|Graduates of SCC’s recent Fire Academy include, front row, from left (with hometowns and home fire departments in parenthesis): Concheta DeHart (Cherokee, Cherokee FD); Autumn Mathis (Franklin, West Macon VFD); Rachel Crawford (Franklin, Cowee VFD); Brooklynn Burt (Franklin, Cowee VFD); and Robert Bob Golding (Franklin, Cowee VFD). Back row: Samuel Gibson (Hayesville, Clay County FD); Dylan Saunooke (Cherokee, Cherokee VFD); Tevin Smoker, (Snowbird/Robbinsville, Cherokee FD); Taylor Parrish (Highlands, Highlands VFD); and Chebon PostOak (Cherokee, Cherokee VFD). Not pictured is Jacob Bingham of Franklin and the West Macon VFD.|
For years, conversations in Concheta DeHart’s family have gravitated toward the topic of extinguishing flames since both her brothers (Travis and Ryan) and her father (Eddie) are firemen.
So after undergoing gastric bypass surgery and dropping 172 pounds, DeHart figured this spring would be a good time to experience firefighting for herself.
She signed up for Southwestern Community College’s Fire Academy in March, and – after 572 hours of intense hands-on training and classwork – she became part of its second graduating class last month.
“I always wanted to know what it’s like to go into a burning building and help people,” said DeHart, who lives in Birdtown on the Qualla Boundary and volunteers at the Cherokee Fire Department. She’s also a Certified Nursing Assistant at the Cherokee Indian Hospital.
“I learned a lot in the academy,” DeHart added. “Fighting fires is about a lot more than putting wet stuff on hot stuff. There are so many things that if you do them wrong, you’ll hurt yourself or someone else.”
Showing trainees the right way to fight fire was the goal of Travis Scruggs, Southwestern’s fire and rescue training coordinator, and all the Fire Academy’s instructors.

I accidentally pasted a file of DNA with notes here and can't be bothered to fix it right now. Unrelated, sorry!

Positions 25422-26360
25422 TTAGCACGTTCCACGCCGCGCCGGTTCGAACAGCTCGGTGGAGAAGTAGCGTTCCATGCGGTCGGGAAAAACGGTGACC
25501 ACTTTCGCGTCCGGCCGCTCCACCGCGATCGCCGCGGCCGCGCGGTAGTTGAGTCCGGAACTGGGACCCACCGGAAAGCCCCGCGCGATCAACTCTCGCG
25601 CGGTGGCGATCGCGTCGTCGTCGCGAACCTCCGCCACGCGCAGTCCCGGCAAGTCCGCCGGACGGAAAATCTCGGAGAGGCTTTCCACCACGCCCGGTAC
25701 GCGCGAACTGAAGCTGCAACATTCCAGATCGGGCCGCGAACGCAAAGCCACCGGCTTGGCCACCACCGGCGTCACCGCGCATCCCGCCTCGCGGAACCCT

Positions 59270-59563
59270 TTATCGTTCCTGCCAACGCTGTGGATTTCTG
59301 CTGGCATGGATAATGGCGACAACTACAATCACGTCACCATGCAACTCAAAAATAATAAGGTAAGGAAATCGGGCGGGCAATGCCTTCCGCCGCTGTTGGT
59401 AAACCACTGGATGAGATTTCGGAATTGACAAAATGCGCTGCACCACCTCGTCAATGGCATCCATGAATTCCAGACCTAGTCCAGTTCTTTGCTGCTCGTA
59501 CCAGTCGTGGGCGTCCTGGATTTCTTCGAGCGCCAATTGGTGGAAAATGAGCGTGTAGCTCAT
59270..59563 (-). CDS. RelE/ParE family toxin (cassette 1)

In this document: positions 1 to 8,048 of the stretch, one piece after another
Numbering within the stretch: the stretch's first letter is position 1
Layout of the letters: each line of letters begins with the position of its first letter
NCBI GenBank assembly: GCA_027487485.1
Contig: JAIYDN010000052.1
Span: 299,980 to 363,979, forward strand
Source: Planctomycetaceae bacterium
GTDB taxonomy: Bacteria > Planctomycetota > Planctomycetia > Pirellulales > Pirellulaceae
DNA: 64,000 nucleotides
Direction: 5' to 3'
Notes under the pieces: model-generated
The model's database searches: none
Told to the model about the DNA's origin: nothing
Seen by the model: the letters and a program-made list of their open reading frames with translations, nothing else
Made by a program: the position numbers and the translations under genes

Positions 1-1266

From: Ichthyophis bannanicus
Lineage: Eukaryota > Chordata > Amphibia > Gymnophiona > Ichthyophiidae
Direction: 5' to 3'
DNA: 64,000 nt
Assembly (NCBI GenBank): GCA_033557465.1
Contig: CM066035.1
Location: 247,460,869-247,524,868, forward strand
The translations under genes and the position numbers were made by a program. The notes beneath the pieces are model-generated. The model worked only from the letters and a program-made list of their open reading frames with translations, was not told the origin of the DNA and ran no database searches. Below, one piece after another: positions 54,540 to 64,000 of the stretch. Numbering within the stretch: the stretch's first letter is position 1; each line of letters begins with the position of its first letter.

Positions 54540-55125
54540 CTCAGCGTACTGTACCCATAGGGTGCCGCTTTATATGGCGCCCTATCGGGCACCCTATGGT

This year’s academy was held in the evenings rather than daytime to accommodate the trainees’ schedules.
Scruggs said all 11 students who started the program finished it.
“By having a night academy, we tried to make it more user-friendly for volunteer firefighters who are trying to make this a career,” Scruggs said. “It allows them to still work in the daytime and still attend the academy in the evenings.”
Both DeHart and Brooklynn Burt agreed that the physical aspect of the training was the most difficult.
“There were only four girls, so we had to stick together,” said Burt, a Franklin resident who volunteers at the Cowee Fire Department but hopes to make a profession out of firefighting. “As a woman, the firefighting challenge was the hardest part. There were nine different courses like hose dragging, dummy dragging, the hose hoist, chopping wood with an ax. The written test was no problem for me.”
Besides the camaraderie with classmates, DeHart said instructors’ encouragement helped her get through the more difficult aspects of training.
She also learned techniques for dragging that work best for females.
Best of all, she’s now part of the conversation when she gets together with her father and brothers.
“I think they’re very proud of me,” DeHart said. “My dad talks about his firefighting kids all the time.
“Being a part of this academy has been one of the best experiences I have had,” she added. “The instructors are amazing men who love their work and enjoy teaching. I have been truly blessed to have been a part of this class and have built friendships that will last a life time.”
For more information about Southwestern’s Public Safety Training Center, call 828.306.7045 or visit www.southwesterncc.edu/content/public-safety-training.